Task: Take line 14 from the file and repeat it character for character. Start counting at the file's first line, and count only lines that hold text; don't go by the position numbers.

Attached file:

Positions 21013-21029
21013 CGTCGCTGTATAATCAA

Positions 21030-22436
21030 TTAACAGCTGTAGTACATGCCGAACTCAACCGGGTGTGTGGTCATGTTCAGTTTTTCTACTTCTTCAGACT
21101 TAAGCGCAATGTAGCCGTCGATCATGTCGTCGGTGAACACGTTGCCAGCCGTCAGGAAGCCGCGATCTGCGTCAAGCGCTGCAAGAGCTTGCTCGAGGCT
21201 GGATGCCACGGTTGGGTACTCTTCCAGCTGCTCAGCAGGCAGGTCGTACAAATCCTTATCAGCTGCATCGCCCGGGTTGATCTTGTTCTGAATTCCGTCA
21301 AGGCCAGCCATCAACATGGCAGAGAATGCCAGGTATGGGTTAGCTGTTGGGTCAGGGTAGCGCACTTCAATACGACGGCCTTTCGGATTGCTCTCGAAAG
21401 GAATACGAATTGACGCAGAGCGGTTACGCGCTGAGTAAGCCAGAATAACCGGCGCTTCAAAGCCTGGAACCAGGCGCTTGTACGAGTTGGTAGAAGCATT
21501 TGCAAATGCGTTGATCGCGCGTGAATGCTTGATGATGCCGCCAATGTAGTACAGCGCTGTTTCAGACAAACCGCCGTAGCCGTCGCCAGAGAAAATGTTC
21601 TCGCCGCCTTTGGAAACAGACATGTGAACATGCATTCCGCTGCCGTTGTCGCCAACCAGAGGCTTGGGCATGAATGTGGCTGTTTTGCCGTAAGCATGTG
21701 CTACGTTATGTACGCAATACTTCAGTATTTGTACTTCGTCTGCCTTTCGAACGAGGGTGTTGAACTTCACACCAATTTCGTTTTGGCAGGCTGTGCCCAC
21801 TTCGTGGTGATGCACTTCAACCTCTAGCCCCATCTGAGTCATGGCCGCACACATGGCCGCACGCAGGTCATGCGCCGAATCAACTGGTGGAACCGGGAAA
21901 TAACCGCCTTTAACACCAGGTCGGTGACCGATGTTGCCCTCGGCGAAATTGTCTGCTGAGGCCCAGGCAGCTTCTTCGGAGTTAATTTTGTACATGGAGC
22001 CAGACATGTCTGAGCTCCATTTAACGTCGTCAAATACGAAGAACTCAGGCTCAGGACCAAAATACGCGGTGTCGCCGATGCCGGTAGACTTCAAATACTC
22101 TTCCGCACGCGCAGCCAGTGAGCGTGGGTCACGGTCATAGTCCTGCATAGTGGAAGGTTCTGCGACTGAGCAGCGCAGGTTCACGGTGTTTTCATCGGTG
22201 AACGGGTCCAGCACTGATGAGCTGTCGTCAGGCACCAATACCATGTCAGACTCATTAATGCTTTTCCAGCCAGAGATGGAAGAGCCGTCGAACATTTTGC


22001 CAGACATGTCTGAGCTCCATTTAACGTCGTCAAATACGAAGAACTCAGGCTCAGGACCAAAATACGCGGTGTCGCCGATGCCGGTAGACTTCAAATACTC